The ‘No Discriminatory Purpose in the Death Penalty’ NC Senate Bill 9 was approved on Monday by North Carolina senators on a 27-17 vote.
The bill has been referred to as the Racial ‘Injustice’ Act, because it would make it more difficult for defendants to prove that racial bias played a role in their sentencing by requiring prosecutors to have to openly admit racial discrimination.
Stephen Dear, executive director of PFADP, has his doubts on any prosecutor uttering such a confession.
“That has never happened in North Carolina and we believe it never will,” he told theGrio.
Community leaders, like Dear, were more than pleased when the landmark legislation was signed in 2009. Gov. Bev Perdue passed it into a law that would prohibit the use of race to determine whether someone faces the death penalty and allows the use of statistical data to establish discrimination based on race.
“I have always been a supporter of the death penalty, but I have always believed it must be carried out fairly,” Perdue said in a press release.
She said the law would help maintain fairness when North Carolina “hands down its harshest punishment to our most heinous criminals.”
In a state where African-Americans comprise 21.5 percent of the overall population and where defendants with white victims are 2.6 times more likely to receive the death penalty than if their victims are African-American, the Racial Justice Act was viewed by many as a step in the right direction. (Currently, Kentucky is the only other state with a racial justice law).
But, Senate Bill 9 just may change all that.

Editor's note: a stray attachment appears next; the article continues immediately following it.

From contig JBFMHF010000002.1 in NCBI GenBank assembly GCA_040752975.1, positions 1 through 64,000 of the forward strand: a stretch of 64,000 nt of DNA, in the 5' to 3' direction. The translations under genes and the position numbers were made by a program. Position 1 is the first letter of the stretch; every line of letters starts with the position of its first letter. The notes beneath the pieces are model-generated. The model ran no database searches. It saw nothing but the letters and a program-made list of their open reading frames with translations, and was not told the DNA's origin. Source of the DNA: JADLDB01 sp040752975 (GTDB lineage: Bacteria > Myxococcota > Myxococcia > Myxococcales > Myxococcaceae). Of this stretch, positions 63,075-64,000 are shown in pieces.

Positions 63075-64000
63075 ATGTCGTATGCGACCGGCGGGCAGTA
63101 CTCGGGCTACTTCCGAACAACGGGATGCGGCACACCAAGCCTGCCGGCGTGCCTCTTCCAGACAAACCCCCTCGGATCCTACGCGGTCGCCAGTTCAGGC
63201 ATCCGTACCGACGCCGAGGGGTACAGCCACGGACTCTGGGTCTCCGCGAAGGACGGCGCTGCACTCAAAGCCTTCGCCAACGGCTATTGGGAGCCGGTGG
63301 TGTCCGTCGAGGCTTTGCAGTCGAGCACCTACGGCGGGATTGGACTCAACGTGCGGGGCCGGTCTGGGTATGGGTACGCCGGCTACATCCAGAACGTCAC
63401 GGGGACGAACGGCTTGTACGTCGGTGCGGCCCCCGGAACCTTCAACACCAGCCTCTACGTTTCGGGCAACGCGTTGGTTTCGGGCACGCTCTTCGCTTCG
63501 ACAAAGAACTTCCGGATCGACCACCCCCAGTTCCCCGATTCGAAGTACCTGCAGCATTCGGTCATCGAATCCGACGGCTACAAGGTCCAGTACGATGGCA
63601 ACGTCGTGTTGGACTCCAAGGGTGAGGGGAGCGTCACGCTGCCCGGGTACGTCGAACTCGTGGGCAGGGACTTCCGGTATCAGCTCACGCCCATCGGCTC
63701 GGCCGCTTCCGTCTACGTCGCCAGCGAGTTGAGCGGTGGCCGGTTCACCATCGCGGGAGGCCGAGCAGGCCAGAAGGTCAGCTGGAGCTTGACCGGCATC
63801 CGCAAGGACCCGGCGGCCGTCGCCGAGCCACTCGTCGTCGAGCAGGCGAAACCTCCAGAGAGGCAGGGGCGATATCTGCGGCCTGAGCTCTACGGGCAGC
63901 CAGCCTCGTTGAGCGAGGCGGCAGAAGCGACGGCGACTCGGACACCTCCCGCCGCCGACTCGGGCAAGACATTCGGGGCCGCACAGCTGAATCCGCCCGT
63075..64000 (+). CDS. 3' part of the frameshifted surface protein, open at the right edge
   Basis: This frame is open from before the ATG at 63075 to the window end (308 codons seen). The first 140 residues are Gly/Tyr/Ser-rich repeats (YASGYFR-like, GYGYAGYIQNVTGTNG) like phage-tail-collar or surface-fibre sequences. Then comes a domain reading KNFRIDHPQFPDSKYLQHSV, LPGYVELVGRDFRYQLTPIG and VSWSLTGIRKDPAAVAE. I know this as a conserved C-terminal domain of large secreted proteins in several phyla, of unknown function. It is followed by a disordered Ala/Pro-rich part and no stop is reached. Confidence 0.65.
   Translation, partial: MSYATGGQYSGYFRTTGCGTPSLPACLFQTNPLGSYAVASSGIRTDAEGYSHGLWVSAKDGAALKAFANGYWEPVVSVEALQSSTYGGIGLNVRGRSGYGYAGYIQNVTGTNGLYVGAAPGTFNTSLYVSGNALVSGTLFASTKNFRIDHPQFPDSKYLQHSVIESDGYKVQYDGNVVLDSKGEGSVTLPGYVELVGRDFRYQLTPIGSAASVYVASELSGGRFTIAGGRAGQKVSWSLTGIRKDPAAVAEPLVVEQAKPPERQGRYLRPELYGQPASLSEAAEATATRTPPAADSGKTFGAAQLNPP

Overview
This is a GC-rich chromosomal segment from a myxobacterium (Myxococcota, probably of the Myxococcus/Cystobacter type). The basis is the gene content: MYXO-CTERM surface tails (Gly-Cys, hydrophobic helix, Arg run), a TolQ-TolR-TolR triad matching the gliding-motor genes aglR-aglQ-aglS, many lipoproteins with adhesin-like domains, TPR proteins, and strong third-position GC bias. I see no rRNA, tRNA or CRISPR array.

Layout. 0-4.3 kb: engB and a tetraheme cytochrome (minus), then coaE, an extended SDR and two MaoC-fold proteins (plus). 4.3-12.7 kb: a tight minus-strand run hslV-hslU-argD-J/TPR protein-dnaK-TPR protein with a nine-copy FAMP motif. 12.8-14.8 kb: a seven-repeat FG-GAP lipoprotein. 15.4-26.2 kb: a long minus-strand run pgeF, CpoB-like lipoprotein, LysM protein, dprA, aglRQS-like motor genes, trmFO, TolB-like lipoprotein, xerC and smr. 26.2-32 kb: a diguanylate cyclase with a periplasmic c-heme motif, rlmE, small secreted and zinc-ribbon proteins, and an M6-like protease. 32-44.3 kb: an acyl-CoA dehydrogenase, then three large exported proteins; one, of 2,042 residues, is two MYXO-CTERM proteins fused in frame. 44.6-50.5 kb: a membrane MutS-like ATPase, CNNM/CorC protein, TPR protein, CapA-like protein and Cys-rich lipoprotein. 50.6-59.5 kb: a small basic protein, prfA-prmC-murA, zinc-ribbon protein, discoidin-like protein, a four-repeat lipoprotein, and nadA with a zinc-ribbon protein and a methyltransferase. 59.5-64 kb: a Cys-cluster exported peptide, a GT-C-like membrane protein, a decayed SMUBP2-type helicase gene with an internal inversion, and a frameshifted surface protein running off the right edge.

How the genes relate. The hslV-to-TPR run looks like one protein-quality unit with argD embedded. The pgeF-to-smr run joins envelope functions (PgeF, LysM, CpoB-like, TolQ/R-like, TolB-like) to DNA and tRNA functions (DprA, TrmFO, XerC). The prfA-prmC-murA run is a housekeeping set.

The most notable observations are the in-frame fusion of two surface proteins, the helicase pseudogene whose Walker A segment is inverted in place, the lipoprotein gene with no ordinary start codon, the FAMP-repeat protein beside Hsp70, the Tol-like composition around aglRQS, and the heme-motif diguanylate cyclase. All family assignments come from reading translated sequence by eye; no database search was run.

“The passage of Senate Bill 9 last night…sends us back to the days of no check on all-white juries, of no checks on prosecutors wearing noose lapel pins in the courtroom and no checks on racial epithets in jury rooms.”
Those words from Dear were sent in a letter to Perdue on Wednesday.
The governor has 30 days to act.
Even still, some state lawmakers maintain that the bill is more like an alteration.
“It’s a reform, a modification.”
“It’s not a modification- it’s a whole sale repeal,” Dear explained. He said the only people arguing the contrary are some prosecutors, district attorneys and those who do not support the Racial Justice Act.
PFADP has been working closely with the state chapter of the NAACP.
As stated in a letter from the NC NAACP: “To deny the courts this tool [the Racial Justice Act] to measure the impact of racial bias on a death penalty trial is akin to denying a doctor the ability to measure a patient’s blood pressure to diagnose her patient’s condition. Racial bias is a fact that we ignore at our own peril.”